Despre icoanele pe sticlă aşa-numite de Iernuţeni

p. 131-180
This investigation has started from the necessity of identifying some icons found on the territory of Alba county as part of a POSDRU project that aims to make a repertory of the artistic patrimony of this area. The icons of this category were first noticed at the beginning of the twentieth century, however, their whereabouts have remained for a long time mysterious. Their number is quite high and the icons of this category are easily recognizable. The visual impact is insured by their impressive dimensions, brightness of colors and golden background. The recent publication of a monograph has not helped clarify questions of attribution, on the contrary, it has succeeded to make these aspects more obscure by assigning uncritically to one painter works that differed in manner of painting and which clearly originated in different painting centers. The icons analyzed so far allow us to explain unknown aspects and to distinguish the authentic Iernuţeni icons from those which were usually called as such. The icons belonging to the second category were produced by a group of artists, among which two were master painters who taught an impressive number of apprentices, a fact that explains both, the similarity between them as well as their geographical expansion. The use of the same patterns, the same color nuances and the same producer of wooden frames demonstrates the close relationship between the two main masters, which allows the hypothesis of the existence of a family workshop. The physiognomic features, the decorative elements and generally the manner of painting specific to Nicula painting center suggest this place as the location of the workshop. This hypothesis is reinforced by the pattern used for the Mother of God icon, which follows the engraving of the miracle working icon, which came into the possession of the Jesuits from Cluj, and was printed in Vienna. However, this pattern is accompanied by the miniatures of the archangels, as it appears in the icon from Nicula. This workshop has played an important role in the spreading of this image among Romanians, at a time when the miracle working icon from Nicula became object of pilgrimage. It also allows the examination of the beginning of glass painting at Nicula offering the possibility of determining the date and of understanding the mechanism by which this manner of painting grew to such an extent as to be associated with the entire community. As was the case in other painting centers, the beginnings consisted in the work of one or two master painters, who taught a number of apprentices. The success of their products contributed to the development of an “industrial” scale of production, which had the consequence of degeneration from art to handicraft.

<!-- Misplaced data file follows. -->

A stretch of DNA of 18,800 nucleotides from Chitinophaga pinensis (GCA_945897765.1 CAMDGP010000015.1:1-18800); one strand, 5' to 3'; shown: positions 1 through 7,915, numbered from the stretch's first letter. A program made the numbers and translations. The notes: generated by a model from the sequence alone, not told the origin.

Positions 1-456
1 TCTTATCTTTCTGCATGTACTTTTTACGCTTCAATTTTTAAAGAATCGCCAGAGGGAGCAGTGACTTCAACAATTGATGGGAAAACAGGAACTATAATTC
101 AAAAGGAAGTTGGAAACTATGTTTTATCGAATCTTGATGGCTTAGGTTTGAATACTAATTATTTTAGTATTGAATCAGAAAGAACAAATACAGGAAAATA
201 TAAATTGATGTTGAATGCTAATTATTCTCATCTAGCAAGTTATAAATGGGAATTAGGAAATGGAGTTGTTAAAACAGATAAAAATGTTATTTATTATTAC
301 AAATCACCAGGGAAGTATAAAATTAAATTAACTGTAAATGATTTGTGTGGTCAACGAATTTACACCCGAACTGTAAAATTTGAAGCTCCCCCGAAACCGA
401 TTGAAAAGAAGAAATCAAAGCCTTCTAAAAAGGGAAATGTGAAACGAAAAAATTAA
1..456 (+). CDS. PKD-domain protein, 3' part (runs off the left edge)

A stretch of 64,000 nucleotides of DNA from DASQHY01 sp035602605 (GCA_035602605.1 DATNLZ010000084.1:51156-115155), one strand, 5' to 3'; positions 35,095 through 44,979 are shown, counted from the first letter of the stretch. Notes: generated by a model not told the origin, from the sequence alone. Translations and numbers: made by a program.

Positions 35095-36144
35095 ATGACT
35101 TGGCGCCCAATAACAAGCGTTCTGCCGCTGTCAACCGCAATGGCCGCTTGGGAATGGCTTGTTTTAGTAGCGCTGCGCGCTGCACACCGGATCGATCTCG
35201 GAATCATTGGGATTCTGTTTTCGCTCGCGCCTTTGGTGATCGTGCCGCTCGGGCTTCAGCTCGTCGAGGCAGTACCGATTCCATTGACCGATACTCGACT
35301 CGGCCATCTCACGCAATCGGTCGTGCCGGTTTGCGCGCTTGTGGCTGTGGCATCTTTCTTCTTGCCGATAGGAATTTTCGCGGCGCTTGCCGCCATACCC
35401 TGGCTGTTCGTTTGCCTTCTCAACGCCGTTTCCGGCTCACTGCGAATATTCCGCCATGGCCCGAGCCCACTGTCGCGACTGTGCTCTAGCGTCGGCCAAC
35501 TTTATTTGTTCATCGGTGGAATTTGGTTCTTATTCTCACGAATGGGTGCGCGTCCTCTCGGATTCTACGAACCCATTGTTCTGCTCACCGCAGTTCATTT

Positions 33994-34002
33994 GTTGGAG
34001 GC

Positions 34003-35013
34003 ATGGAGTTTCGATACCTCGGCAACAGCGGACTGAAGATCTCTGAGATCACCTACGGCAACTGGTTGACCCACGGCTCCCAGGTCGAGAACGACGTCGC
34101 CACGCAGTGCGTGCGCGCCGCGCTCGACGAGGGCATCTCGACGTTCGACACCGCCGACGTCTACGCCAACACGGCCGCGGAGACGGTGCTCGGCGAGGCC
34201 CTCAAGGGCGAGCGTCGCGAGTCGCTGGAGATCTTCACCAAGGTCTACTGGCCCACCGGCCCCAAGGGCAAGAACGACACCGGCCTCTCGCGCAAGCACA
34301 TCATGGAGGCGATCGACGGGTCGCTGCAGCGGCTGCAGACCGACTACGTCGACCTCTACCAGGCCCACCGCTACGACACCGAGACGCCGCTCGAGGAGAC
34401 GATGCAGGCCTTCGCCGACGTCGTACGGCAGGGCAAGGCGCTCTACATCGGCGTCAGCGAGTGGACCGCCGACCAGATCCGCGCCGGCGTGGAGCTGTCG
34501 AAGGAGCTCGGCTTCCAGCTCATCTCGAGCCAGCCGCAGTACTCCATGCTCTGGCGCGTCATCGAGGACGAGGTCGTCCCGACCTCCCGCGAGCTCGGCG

Mother of God, miraculous icon, Nicula, Popa Sandu, copperplate.